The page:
The impact of fire regimes on populations of an endangered lizard in montane south-eastern Australia

Sarsha Gorissen*, Jacqueline Mallinson, Matthew Greenlees, Richard Shine

*Corresponding author for this work

Research output: Contribution to journalArticle

13 Citations (Scopus)


The Blue Mountains water skink (Eulamprus leuraensis; Scincidae) is restricted to less than 40 fragmented swamp sites, all within the Blue Mountains and Newnes Plateau areas of New South Wales, Australia. Climate change is expected to increase fire frequency in the area, potentially degrading habitat quality for this endangered reptile. We quantified lizard abundances in 12 swamps using standardized surveys, and constructed a Global Information System (GIS) database to determine fire-histories for each swamp since 1967. The abundance of Blue Mountains water skinks was negatively correlated with fire frequency, but not with time since fire. Indirect impacts of fire (mediated via shifts in vegetation density, moisture levels, prey availability and post-fire predation) may be more important than direct effects in these cool, moist habitats. Although lizards were less common in swamps close to urban areas, and less common in frequently burnt areas, viable populations of this endangered reptile still persist even in anthropogenically disturbed swamps and in swamps that have experienced up to four fires in 20 years. Future research could usefully extend these analyses to other swamps in the locality, and explore the broader impacts of fire regimes on the distinctive flora and fauna of this threatened ecological community.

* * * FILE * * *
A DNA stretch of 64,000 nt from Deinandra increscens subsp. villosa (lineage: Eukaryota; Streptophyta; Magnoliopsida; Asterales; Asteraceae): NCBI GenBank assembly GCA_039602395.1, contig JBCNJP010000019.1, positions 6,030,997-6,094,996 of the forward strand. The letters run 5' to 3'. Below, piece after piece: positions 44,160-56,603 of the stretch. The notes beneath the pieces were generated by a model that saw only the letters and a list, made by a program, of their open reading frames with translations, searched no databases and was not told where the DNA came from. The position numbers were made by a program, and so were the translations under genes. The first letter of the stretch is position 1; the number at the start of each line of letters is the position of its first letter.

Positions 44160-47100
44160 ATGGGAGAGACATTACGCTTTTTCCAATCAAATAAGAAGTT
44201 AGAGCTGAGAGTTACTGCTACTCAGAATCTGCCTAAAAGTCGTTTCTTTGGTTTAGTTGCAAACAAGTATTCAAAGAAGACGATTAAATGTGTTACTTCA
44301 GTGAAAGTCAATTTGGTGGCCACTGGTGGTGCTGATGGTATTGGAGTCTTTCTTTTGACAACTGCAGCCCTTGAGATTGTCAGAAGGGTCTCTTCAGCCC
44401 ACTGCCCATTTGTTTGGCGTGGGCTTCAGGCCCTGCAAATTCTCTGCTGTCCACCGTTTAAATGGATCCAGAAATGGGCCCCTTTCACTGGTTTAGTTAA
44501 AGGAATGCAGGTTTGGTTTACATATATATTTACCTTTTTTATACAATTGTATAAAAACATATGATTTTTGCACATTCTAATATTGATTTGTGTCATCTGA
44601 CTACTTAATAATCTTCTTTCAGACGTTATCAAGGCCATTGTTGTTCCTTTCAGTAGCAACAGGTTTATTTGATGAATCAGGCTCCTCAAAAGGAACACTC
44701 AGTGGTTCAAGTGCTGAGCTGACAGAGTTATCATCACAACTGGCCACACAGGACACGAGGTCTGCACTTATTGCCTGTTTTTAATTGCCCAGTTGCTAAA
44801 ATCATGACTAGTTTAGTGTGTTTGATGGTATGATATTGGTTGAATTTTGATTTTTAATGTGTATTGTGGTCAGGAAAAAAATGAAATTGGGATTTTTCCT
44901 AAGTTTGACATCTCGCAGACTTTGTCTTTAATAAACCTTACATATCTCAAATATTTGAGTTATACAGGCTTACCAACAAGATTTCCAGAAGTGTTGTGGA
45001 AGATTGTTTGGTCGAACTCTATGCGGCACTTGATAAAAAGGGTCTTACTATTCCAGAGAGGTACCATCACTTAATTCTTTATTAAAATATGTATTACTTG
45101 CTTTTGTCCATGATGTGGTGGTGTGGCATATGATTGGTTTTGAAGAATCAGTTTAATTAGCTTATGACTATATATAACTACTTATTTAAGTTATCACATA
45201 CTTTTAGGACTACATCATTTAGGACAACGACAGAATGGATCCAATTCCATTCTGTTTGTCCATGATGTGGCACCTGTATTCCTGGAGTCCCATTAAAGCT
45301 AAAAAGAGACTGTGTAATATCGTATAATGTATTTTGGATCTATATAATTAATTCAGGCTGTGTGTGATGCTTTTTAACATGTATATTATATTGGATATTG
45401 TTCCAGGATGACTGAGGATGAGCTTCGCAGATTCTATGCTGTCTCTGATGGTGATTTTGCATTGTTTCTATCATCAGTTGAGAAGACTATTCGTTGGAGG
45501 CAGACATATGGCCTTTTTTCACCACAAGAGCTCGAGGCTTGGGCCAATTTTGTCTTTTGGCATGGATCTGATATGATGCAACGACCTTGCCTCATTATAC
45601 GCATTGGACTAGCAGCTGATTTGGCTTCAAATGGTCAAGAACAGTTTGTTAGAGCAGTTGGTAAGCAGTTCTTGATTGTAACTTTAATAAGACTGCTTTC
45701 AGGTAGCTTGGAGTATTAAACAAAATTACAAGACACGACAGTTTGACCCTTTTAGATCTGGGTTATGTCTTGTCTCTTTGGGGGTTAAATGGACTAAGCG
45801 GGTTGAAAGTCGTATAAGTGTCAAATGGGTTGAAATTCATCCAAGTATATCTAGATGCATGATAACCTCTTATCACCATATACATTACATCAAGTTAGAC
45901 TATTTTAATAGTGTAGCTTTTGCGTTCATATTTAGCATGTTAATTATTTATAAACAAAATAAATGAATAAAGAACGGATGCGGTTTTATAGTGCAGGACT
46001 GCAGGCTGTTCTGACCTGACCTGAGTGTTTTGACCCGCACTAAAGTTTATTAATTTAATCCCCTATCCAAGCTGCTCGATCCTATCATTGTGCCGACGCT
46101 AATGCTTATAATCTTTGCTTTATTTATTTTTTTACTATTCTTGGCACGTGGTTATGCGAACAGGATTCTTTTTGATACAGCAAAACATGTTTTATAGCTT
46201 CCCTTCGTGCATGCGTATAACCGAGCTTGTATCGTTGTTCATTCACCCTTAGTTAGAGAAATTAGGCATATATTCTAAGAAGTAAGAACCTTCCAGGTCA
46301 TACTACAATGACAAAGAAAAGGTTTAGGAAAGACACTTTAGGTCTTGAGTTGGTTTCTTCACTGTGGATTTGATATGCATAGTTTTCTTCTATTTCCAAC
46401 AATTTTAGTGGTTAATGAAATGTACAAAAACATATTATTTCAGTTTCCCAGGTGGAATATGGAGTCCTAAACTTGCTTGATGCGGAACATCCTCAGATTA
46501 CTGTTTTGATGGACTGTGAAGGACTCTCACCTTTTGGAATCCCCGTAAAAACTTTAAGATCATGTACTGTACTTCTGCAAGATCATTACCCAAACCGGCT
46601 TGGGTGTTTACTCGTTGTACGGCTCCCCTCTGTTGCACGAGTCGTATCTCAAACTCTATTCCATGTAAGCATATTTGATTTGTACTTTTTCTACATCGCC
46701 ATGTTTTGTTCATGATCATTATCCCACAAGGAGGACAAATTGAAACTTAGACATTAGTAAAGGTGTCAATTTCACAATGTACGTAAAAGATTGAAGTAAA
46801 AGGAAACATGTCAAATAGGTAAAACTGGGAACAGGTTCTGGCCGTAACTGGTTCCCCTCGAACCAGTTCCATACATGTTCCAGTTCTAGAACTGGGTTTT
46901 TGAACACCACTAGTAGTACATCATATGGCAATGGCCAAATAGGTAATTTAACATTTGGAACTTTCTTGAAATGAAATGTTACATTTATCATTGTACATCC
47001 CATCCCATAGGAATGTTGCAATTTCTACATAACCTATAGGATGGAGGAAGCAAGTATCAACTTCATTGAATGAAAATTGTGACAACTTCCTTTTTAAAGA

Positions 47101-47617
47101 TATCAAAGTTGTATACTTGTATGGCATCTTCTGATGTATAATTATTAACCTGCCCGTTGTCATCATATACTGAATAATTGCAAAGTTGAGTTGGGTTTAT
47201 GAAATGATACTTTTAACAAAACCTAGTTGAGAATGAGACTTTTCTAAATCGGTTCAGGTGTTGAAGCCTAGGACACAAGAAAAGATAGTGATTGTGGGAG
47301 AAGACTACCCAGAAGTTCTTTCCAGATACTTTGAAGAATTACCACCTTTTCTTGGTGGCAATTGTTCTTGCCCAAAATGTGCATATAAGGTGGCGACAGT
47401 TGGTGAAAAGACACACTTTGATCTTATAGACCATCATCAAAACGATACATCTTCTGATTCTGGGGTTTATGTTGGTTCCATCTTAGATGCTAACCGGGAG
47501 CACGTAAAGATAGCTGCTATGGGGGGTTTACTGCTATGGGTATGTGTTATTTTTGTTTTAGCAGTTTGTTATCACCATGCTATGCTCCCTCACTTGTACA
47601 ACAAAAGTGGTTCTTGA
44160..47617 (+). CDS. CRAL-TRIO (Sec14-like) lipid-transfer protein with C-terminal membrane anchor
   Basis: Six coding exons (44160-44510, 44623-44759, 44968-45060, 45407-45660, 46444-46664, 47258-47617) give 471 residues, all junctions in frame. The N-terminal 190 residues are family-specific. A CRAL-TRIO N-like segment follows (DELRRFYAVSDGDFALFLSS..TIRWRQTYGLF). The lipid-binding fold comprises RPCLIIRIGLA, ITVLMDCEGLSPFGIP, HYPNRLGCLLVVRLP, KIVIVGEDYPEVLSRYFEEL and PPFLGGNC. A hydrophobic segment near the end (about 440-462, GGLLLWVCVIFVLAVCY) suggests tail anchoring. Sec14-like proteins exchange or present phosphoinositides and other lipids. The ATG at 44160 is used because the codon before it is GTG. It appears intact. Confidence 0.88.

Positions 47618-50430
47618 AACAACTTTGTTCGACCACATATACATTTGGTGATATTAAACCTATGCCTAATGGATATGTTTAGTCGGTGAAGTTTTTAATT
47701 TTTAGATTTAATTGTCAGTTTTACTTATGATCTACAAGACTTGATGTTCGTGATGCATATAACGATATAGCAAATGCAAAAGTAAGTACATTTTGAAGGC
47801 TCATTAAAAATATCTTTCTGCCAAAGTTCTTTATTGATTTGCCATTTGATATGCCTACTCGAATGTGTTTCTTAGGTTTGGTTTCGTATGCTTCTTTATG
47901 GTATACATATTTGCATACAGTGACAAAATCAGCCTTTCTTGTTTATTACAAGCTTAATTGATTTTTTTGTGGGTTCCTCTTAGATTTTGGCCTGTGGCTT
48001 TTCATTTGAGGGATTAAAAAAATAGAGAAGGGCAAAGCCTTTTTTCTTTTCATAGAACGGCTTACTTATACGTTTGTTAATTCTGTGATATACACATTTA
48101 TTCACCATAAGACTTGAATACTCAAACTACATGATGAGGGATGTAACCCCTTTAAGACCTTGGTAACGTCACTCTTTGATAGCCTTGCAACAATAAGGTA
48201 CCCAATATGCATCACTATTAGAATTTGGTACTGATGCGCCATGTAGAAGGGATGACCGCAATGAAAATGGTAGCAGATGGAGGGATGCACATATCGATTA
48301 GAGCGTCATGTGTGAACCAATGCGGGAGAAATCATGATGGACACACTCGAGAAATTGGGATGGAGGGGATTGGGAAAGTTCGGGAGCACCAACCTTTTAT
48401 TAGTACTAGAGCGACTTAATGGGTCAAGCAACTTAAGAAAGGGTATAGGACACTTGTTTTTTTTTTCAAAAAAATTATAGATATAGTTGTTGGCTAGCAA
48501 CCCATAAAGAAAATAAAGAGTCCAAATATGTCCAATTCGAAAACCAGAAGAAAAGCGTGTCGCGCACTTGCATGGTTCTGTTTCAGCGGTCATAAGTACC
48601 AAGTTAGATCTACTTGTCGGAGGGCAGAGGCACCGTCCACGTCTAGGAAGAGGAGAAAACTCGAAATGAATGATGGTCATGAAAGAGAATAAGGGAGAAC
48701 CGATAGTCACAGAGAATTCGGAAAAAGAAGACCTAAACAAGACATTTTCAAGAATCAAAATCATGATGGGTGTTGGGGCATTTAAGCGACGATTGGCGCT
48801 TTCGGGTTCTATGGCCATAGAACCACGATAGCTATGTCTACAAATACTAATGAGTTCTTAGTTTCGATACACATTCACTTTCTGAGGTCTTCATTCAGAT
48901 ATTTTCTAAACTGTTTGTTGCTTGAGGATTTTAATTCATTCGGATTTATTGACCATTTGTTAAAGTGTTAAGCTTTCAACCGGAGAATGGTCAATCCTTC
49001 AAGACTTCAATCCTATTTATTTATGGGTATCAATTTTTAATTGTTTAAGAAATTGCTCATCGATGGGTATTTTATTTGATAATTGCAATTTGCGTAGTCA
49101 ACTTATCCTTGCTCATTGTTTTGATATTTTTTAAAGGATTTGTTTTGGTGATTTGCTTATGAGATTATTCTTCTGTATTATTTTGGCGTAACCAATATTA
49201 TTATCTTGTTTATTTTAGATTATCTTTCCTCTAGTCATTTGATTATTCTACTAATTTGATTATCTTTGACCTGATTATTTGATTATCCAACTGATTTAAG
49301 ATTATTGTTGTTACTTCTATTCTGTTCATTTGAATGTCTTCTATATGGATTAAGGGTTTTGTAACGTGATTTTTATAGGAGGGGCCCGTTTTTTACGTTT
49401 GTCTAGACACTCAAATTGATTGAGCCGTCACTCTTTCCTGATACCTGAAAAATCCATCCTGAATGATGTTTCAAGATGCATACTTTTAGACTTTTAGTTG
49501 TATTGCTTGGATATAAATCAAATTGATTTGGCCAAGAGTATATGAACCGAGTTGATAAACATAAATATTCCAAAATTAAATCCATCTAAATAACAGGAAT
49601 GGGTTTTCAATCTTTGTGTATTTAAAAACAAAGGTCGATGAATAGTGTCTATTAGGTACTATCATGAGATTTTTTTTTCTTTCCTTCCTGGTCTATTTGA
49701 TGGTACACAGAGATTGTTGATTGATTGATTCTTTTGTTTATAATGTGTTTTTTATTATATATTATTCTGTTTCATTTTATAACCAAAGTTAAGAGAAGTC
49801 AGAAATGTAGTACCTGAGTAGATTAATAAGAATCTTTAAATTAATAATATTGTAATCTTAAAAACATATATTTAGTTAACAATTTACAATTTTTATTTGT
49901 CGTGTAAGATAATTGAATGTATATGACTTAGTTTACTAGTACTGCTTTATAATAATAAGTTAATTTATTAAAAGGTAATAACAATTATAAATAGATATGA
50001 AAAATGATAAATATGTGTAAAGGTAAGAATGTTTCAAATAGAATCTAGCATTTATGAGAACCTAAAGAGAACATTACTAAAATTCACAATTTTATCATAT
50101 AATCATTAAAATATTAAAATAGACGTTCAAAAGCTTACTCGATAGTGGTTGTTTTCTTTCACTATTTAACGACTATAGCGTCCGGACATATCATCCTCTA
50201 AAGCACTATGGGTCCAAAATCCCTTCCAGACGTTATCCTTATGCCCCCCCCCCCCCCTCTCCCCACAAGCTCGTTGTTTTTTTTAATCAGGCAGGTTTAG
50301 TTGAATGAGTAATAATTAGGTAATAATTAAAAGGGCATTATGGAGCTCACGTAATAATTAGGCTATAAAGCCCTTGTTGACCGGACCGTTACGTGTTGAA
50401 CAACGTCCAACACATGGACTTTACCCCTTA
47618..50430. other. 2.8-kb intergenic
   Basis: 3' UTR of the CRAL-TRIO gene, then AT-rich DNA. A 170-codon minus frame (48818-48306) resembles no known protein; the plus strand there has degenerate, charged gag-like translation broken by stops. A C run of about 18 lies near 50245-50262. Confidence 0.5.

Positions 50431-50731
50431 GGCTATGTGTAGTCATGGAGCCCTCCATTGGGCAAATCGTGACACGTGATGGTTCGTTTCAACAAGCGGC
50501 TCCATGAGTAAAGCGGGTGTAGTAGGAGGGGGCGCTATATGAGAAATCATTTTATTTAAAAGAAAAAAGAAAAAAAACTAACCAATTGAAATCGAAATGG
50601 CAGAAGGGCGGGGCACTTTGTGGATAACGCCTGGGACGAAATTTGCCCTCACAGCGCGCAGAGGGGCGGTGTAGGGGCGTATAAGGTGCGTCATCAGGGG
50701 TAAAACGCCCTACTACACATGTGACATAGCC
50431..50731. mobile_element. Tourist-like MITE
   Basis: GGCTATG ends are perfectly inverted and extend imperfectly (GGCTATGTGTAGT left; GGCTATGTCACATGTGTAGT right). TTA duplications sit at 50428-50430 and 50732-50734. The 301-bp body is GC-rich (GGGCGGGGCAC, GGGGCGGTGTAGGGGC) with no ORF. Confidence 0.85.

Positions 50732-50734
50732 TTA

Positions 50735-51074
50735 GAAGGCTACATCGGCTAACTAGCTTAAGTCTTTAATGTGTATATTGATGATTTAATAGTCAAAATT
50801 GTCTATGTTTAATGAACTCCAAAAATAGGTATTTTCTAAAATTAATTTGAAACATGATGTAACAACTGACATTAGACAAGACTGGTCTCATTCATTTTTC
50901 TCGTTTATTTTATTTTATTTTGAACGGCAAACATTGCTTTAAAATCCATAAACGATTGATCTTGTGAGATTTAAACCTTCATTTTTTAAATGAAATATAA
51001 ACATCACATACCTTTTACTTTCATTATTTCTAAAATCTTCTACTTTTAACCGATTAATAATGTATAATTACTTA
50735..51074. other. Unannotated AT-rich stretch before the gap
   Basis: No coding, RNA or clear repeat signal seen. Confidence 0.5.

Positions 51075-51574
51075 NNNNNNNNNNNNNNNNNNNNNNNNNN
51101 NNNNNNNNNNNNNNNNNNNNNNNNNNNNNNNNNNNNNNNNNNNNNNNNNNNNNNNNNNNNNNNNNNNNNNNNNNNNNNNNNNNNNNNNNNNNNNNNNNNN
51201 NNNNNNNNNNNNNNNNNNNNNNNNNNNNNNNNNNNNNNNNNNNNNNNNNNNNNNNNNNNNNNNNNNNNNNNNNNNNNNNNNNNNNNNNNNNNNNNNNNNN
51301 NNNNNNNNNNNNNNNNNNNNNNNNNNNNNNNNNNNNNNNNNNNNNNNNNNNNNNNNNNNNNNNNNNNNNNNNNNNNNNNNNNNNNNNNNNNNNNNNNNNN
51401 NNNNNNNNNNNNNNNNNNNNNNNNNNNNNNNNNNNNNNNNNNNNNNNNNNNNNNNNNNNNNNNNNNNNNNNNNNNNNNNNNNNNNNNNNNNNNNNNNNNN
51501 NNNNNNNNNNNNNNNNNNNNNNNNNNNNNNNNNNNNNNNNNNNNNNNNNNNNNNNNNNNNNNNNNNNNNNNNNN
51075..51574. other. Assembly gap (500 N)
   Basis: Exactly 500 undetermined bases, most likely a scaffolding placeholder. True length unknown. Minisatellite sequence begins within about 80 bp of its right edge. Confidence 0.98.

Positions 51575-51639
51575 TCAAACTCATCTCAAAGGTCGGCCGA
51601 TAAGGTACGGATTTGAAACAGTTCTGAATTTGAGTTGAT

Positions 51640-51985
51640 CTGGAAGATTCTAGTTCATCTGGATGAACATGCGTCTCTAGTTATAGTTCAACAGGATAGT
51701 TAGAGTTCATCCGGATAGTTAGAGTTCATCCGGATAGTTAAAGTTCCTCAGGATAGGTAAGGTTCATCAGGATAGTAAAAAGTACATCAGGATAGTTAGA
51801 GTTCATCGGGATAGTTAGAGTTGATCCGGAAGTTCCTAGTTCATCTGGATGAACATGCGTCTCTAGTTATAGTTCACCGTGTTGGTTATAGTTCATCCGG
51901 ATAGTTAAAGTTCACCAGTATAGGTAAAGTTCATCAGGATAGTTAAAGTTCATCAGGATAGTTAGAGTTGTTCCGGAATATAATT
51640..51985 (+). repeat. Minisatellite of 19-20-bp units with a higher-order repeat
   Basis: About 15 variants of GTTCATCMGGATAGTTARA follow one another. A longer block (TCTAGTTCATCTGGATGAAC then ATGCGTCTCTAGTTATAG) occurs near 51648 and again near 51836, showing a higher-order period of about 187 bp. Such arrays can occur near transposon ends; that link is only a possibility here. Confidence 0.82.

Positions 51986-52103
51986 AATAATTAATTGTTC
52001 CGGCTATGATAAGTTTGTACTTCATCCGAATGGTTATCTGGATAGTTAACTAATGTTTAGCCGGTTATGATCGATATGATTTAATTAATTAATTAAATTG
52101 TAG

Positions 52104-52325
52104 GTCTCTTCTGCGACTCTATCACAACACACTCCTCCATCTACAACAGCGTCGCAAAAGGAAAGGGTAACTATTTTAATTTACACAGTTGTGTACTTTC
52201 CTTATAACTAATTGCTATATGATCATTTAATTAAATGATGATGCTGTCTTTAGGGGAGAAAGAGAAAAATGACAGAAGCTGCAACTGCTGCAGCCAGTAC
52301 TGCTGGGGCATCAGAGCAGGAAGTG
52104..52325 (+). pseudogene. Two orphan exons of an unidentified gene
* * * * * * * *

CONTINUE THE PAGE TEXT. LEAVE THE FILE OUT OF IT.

Original languageEnglish
Pages (from-to)170-177
Number of pages8
JournalAustral Ecology
Issue number2
Publication statusPublished - Apr 2015
Externally publishedYes


  • conservation
  • fire frequency
  • reptile
  • threatened species
  • urbanization

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